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Ruby Dee Buck and the Preacher

I enjoyed Ruby Dee’s contribution to film projects such as Spike Lee's Jungle Fever, but what left an indelible impression was Buck and the Preacher, directed by Sidney Poitier. 

I found a VHS copy in a ‘marked down’ film bin in a music store in Johannesburg.  It was a good find for an aspiring film producer (at the time) like me.
Buck and the Preacher is about two men who are as different as the sun and the moon, but are forced to stick together because of a dangerous situation, a staple Hollywood storyline. 
Armed and dangerous men are looking for Buck (Sidney Poitier).  His crime is that he helps former slaves who took the road to freedom after slavery was abolished. 
Their masters do not want to accept the new order, so they hire bounty seekers who catch freed slaves and bring them back to plantations for some more free labour.

The preacher (Harry Belafonte) is out there to con them.  There’s a gun in his big bible.  In one scene, he is not pleased that Buck ate his rabbit.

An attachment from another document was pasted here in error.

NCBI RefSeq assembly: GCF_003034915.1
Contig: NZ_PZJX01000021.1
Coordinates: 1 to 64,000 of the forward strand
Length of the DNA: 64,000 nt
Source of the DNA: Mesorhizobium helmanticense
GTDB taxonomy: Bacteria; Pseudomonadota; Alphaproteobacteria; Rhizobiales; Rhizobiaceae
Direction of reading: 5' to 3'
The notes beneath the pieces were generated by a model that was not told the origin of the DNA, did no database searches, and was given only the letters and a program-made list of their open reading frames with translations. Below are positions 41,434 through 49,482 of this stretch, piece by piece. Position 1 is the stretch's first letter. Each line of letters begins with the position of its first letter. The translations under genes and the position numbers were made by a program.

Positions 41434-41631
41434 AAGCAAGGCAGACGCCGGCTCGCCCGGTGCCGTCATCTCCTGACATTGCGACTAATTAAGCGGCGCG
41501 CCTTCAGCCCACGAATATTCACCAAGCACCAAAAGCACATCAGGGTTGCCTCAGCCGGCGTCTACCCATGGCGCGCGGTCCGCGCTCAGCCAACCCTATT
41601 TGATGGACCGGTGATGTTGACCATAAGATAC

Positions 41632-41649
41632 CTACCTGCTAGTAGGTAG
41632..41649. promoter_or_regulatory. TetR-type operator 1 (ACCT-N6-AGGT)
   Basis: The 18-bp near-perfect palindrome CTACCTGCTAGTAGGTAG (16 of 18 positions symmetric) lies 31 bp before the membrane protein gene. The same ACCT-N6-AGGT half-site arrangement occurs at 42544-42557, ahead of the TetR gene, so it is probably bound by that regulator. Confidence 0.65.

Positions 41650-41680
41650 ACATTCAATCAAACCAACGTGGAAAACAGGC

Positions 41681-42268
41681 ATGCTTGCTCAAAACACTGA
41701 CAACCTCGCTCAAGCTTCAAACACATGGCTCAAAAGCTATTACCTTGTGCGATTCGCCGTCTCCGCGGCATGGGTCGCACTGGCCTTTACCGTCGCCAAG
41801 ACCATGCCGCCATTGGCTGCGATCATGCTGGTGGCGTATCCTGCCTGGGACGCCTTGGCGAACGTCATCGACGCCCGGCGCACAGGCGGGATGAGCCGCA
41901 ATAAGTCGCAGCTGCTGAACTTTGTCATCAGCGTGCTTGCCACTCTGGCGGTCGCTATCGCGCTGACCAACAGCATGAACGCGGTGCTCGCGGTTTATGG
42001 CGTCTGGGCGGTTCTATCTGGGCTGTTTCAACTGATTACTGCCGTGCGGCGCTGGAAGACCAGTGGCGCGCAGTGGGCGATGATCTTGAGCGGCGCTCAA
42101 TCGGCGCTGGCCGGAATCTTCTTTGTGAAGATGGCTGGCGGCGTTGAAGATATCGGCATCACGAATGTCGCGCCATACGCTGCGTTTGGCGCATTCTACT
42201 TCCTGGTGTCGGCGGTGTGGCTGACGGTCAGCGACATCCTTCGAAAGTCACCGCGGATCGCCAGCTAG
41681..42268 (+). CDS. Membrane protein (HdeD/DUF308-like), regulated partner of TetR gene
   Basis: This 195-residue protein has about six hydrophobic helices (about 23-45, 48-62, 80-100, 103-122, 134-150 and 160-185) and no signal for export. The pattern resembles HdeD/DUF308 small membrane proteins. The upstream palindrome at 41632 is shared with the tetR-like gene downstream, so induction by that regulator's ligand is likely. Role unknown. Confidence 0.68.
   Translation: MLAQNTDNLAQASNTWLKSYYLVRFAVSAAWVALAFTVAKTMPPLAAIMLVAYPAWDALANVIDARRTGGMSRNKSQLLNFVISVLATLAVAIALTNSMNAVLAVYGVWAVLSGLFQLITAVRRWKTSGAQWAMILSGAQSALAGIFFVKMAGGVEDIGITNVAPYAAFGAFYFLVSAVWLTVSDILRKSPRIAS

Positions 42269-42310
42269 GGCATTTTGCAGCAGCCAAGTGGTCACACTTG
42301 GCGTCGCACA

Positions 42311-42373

Ruby Dee as Ruth, is Sidney Poitier’s love interest.  He figures that the evil men know his weakness and might try to find him through her.  He gets there too late. 
Buck cannot see that there’s a guy with a gun behind her, but he senses danger.  Sign language also saves the day.  You should see the film to appreciate the cinema, sheer cinema I tell you. 
That’s not all.  Buck, the Preacher and Ruth had to rob a bank for some travelling cash.  Lord have mercy, was I scared?  How can you try to take cubs from mother lion?
There was Ruth, as calm as you please, collecting the money while Buck and the Preacher held them in a steady ‘don’t even think about it’ gaze.  They got away with Ruby Dee riding that horse, freedom on her mind.
Another scene I’ll never forget is when the leader of the Native Americans who helped them reminds Buck how black soldiers in the American army also hunted them down.

‘I ain’t in the army no more,’ said Buck.  The film prompted me to research the dangers freed slaves faced and various American Fugitive Slave Acts. 

Lala ngoxolo Ruby Dee (rest in peace).

By:  Nonqaba waka Msimang.


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